PR, or public relations, is an important part of the marketing process for any business. At its heart, public relations can be defined as using varying methods of communication to build a relationship between an organisation and the public.
In many cases PR can be far more cost effective than traditional advertising, which is great news for new or small businesses trying to make the most of every dollar.
When you’re not a massive multinational company with a six figure marketing budget, every penny counts. Yet still, many companies focus their marketing efforts on paid advertising while neglecting PR opportunities that are right in front of their face (and sometimes free)!
PR is different from advertising because it focuses on third-party credibility. With traditional advertising, consumers know that companies are trying to put their best foot forward, and are rightfully suspect of any claims made. However, when a journalist, influencer, blogger or customer says something about a product or a brand, consumers are more likely to believe what they are seeing or hearing, and ultimately walk away with a positive view of that brand.
So how can you add PR into your business plan? First, you’ll want to understand the different types of PR.
- Media relations – building a relationship with local journalists, broadcasters, bloggers and influencers and using connections to send out “press releases” and comments to the media
- Community relations – your reputation within your local community
- Crisis communications – what you do/say when sh*t hits the fan
- Public affairs/Lobbying – involving yourself/your company in local politics through networking with local officials
- Social media communications – often considered separate from PR, it is important to foster positive relationships with your social media followers
- Employee communications – remember that your employees are your biggest brand ambassadors! Look after them and they will spread positivity surrounding your brand
- Strategic communications – ensuring all messaging coming from your company is coordinated and seeks to achieve a predetermined objective
When you are first incorporating PR into your marketing efforts, you may choose to focus on only a few of the above.
Media relations, or the use of newspapers, online publications, radio and other traditional media for third-party coverage, is one of the most well-known types of PR. However, writing press releases and contacting journalists can be daunting for those who have not dealt in PR in the past.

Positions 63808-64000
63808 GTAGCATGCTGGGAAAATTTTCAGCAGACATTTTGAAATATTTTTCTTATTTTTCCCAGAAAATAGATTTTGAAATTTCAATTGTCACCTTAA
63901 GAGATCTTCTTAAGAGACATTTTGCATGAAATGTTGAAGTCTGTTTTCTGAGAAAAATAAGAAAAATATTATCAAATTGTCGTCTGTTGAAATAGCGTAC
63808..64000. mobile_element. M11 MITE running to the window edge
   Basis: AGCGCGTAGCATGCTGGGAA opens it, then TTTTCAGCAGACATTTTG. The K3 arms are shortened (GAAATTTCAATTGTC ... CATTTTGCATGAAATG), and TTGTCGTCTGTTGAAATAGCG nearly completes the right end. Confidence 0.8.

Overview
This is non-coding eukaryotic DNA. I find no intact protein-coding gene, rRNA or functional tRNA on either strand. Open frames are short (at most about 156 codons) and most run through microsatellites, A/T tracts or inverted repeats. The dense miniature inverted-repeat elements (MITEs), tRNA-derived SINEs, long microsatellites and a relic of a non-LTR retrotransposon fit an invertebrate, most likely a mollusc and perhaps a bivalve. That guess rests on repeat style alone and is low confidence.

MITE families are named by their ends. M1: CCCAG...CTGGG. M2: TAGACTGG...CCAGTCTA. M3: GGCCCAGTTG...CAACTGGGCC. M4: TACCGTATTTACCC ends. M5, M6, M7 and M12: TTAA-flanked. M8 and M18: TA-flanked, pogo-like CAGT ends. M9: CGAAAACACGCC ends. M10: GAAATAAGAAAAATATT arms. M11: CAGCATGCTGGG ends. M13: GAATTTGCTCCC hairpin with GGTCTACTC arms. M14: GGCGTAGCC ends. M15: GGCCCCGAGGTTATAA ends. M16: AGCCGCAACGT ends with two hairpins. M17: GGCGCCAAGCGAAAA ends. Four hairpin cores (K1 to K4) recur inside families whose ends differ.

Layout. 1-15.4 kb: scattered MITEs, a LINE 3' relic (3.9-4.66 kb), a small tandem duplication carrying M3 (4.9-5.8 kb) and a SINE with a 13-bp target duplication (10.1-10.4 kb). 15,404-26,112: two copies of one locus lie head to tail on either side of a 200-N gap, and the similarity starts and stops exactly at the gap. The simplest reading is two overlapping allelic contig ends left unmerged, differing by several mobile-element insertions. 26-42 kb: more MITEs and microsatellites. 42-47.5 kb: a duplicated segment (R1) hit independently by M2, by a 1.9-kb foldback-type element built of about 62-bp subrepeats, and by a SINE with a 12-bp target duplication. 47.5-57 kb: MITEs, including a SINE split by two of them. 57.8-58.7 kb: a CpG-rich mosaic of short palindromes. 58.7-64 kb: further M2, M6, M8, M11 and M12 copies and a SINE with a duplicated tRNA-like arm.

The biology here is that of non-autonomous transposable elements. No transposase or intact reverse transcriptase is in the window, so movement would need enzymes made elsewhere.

Small businesses often assume that media outlets won’t be interested in mentioning their products or services when other brands are bigger and better known, however this is not the case! The general public is tired of hearing about Jeff Bezos making another zillion dollars, they’d much rather hear a success story from the business up the street. Remember, people like people like them!
If you have an idea that you think could gain traction with the media, write up a brief summary of your story. Be sure to include answers to the six “W questions” (who, what, where, when, why and how) and your information to be contacted for further questions/comments.
You’ll want to send your story to journalists who have written stories similar in content or topic to yours. Generally, you can find their contact information on the publication’s website or with a little creative digging on Twitter and LinkedIn.
If you have some budget to put behind your story, you can look to hire a freelance journalist to help flesh out your idea and ensure that it is publication ready. Often these journalists will have connections with media outlets and can help to get your story published. If you have a little more budget, you can look into employing a PR agency. Some PR companies can do daily or short term contracts that are scale-able depending on the coverage you’re looking for.
London-based PR agency, Rhizome Media, have recently launched a new service aimed at helping small and micro businesses “bounce back” from COVID-19. It’s called “The Great British Bounce Back” and has set out to give companies like you the media exposure of the biggest blue chips for just a fiver a month.
Once you’ve signed up, your company logo and a bit of blurb about what you do is added to their Member Directory, which is regularly searched by prominent regional and national journalists looking for grass-roots business stories and new voices to speak to. They also send you regular ‘News Alerts’ to stories breaking in the media that you could contribute to, but often wouldn’t know about because you’re not shelling out loads of money a month on a traditional PR firm.
Since launching, they’ve scored media coverage for micro businesses on the BBC and ITV News, in the Daily Mail, The Times, Daily Telegraph and countless regionals. Check them out!